Confessions Of A Bookaholic – Diary Of A Mad Diva

I’m not sure if there are any Joan Rivers fans that are going to read this blog post, but while I don’t consider myself a fan of hers, this book made me laugh. And laugh. And laugh again. And now my husband is reading it (and while I suggested it, for once I didn’t need to convince him – I just had to let him read the first page). For a laugh-out-loud read – look no further than this book, whether you are a fan or not. (Though if you are easily offended, make sure you know what you’re getting into…) 😛

“Diary Of A Mad Diva” By Joan Rivers (July 1, 2014)


Rating: 4.5 Out of 5 Stars four_star_half.fw

Anais Nin, Anne Frank, and Sylvia Plath wrote the world’s most famous diaries. And where are they today? Dead. But the world’s other great diarist, Joan Rivers, is alive and kicking. And complaining.

In the extraordinary tradition of “The Habit Of Being: Letters of Flannery O’Connor” and Geroge Orwell’s “Diaries” comes an intimate and enriching glimpse into the mind of the most illuminating woman-of-letters of her generation – the provocative exploration of an age in which she has lived on and on and on.

Following up the phenomenal success of her headline-making New York Times bestseller “I Hate Everyone…Starting With Me,” the unstoppable Joan Rivers is at it again. When her daughter Melissa gives her a diary for Christmas, at first Joan is horrified and thinks, “Who the hell does Melissa think I am? That fat pig, Bridget Jones?” But as Joan, being both beautiful and introspective, begins to record her day-to-day musings, she realizes she has a lot to say.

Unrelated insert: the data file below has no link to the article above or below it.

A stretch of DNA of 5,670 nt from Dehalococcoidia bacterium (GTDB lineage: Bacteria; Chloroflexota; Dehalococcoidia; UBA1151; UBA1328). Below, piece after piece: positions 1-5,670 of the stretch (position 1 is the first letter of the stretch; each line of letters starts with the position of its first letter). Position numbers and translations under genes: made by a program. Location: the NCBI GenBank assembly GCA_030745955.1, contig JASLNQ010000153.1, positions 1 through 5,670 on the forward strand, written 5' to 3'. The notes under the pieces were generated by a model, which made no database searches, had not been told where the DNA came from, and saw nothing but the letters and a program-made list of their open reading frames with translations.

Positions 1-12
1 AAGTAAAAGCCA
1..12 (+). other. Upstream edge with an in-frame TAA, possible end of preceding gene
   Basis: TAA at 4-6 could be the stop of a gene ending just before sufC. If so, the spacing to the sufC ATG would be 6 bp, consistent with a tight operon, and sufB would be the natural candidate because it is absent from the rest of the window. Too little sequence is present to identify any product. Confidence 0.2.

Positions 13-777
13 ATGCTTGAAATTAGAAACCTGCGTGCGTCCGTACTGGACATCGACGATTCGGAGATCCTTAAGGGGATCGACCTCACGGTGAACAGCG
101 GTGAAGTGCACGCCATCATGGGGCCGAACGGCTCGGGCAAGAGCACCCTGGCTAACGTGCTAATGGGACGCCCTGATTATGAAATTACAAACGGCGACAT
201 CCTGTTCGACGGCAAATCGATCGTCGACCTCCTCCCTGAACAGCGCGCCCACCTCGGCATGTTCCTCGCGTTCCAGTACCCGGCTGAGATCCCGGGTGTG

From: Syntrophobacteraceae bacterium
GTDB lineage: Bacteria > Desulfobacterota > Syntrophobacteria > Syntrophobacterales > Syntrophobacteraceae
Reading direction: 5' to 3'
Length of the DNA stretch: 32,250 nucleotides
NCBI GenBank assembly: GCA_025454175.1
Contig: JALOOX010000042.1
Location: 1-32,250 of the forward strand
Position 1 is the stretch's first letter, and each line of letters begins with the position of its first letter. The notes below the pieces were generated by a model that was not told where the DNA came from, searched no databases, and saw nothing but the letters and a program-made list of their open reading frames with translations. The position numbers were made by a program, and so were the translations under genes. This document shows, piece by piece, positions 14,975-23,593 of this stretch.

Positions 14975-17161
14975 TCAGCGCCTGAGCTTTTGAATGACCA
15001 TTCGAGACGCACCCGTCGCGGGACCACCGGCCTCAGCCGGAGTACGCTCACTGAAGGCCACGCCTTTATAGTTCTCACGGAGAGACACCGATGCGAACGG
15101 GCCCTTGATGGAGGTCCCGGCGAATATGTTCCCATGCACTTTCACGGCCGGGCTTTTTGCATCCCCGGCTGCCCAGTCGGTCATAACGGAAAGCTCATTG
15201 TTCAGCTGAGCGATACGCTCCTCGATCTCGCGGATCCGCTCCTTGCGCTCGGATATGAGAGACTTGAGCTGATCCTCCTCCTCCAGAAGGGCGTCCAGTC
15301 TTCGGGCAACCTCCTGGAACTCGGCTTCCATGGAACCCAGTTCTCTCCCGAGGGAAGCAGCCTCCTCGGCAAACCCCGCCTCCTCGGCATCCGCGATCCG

About everything. And everyone, God help them.

The result? A no-holds-barred, delightfully vicious and always hilarious look at the everyday life of the ultimate diva. Follow Joan on a family vacation in Mexico and on trips between New York and Los Angeles where she mingles with the stars, never missing a beat as she delivers blistering critiques on current events, and excoriating insights about life, pop culture, and celebrities (from A to D list), all in her relentlessly funny signature style.

This is the Diary of a Mad Diva. For the first time in a century, a diary by someone who’s actually worth reading – and worth suing.

I have to admit I wasn’t really thinking when I picked up this book and checked it out at my local library. I can have a biting sense of humor, but biting in the sense of delivery and not holding back when it comes to the truth… but when it comes to just being mean – I don’t find it funny – usually. At first I thought this was a memoir – I just knew it as Joan Rivers’ new book. It was something different from what I usually read and I was looking for something different. And as soon as I started in, as in before I began the actual book and had only read the three-paragraph author’s note and dedication, I was laughing – HARD. And I had my husband read it, and he laughed. (I knew he would, I tend to me fairly PC, but he is not.)